This map plots concentrations of survey respondents who

are open to new experiences (as contrasted to those

who are close-minded).

(Fortunately for the economy of Gotham, New York City is a focal point of “open to experience” personalities as well as neurotics.)

By exploring the intersection of psychology and economic development, Florida has advanced his theories about the creative class far beyond the thinking that inspired “The Rise of the Creative Class.” Postulating that the percentage of creative-class occupations in a region was closely correlated with metrics of innovation and wealth creation, he argued then that the creatives were migrating to regions noted for the authenticity of urban experience, openness to newcomers, tolerance for cultural and ethnic diversity, and general coolness. His theories sparked a wave of municipal and regional initiatives to make themselves attractive to these wealth creators.

In “Who’s Your City,” Florida delves deeper into the sorting process that he sees at the heart of the great migration taking place in the United States. He now offers two more refined explanations for the forces driving the migration. One is economic, the other psychological.

In 1970, Florida notes, human capital was distributed fairly evenly across the country. Over the past three decades, the percentage of Americans with college degrees has doubled, but the gains have gone overwhelmingly to regions like Washington, D.C., and San Francisco while largely bypassing regions like Detroit and Cleveland.

What’s driving the migration? Florida argues that the most talented and ambitious people need to live in the anointed regions in order to maximize their full economic potential. And in a virtuous cycle, the influx of talented and ambitious people spurs the productivity and innovation at the heart of wealth creation. The superstar cities surge ahead economically and cities like Motown figuratively spin their wheels.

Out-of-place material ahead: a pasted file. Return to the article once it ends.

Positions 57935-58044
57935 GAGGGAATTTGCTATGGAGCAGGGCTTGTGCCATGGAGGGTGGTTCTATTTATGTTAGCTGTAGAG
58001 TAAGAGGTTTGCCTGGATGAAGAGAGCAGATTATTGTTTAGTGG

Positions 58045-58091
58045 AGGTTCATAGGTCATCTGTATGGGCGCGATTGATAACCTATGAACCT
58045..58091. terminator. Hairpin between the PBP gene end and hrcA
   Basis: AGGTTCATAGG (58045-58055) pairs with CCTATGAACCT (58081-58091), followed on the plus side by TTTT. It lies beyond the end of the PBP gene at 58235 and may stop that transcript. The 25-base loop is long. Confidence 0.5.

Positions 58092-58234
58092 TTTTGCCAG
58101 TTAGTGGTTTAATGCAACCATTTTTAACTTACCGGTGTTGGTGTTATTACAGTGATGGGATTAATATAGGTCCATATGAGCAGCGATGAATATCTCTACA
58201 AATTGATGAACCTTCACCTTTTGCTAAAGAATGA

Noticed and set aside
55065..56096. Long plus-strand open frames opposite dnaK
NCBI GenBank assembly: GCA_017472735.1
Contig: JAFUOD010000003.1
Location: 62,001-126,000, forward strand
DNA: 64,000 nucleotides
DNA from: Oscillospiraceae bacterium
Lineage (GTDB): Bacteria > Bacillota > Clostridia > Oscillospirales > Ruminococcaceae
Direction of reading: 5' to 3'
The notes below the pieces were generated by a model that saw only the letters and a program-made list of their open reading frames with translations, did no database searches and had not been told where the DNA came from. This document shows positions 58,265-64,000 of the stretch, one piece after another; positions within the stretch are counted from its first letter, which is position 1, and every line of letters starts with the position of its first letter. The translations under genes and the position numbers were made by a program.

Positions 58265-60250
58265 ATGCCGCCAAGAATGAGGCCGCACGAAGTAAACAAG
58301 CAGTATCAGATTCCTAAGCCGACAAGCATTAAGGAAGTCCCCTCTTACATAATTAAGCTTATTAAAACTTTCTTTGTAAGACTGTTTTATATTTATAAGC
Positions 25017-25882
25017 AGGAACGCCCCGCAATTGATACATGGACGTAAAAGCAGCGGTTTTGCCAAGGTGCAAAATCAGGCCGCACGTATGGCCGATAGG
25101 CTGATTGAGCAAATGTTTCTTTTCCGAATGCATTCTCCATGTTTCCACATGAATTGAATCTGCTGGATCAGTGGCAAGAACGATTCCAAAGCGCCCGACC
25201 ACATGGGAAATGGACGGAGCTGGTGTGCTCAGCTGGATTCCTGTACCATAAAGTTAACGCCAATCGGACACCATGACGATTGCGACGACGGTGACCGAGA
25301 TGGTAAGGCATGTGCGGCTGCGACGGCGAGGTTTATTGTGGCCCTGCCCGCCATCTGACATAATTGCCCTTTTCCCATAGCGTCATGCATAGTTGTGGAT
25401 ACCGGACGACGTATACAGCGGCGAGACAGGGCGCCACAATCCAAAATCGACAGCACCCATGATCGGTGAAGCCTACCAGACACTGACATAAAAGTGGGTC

But there’s another process at work, Florida suggests. Not all Americans are driven by a desire to maximize income. For many, the decision of where to live is as important to the pursuit of happiness as the choice of a spouse. Americans seek communities that best “fit” their personalities.

Geographic differences in personality, Florida says, could have emerged as a result of immigrants selectively migrating to places that met their psychological needs. Among the five major personality types, people who display high levels of openness to experience are both the more adventuresome and the most mobile. They are the ones most likely to pick up from Dullsville and move somewhere more exciting.

Florida then takes his thinking one step further: “Perhaps the same types of people who are the most likely to move are also the ones most likely to innovate and start new firms. As more and more of the people leave the places where they were born and cluster together, the concentrations become hotbeds of creative endeavor, innovation, start-up companies, and economic growth.”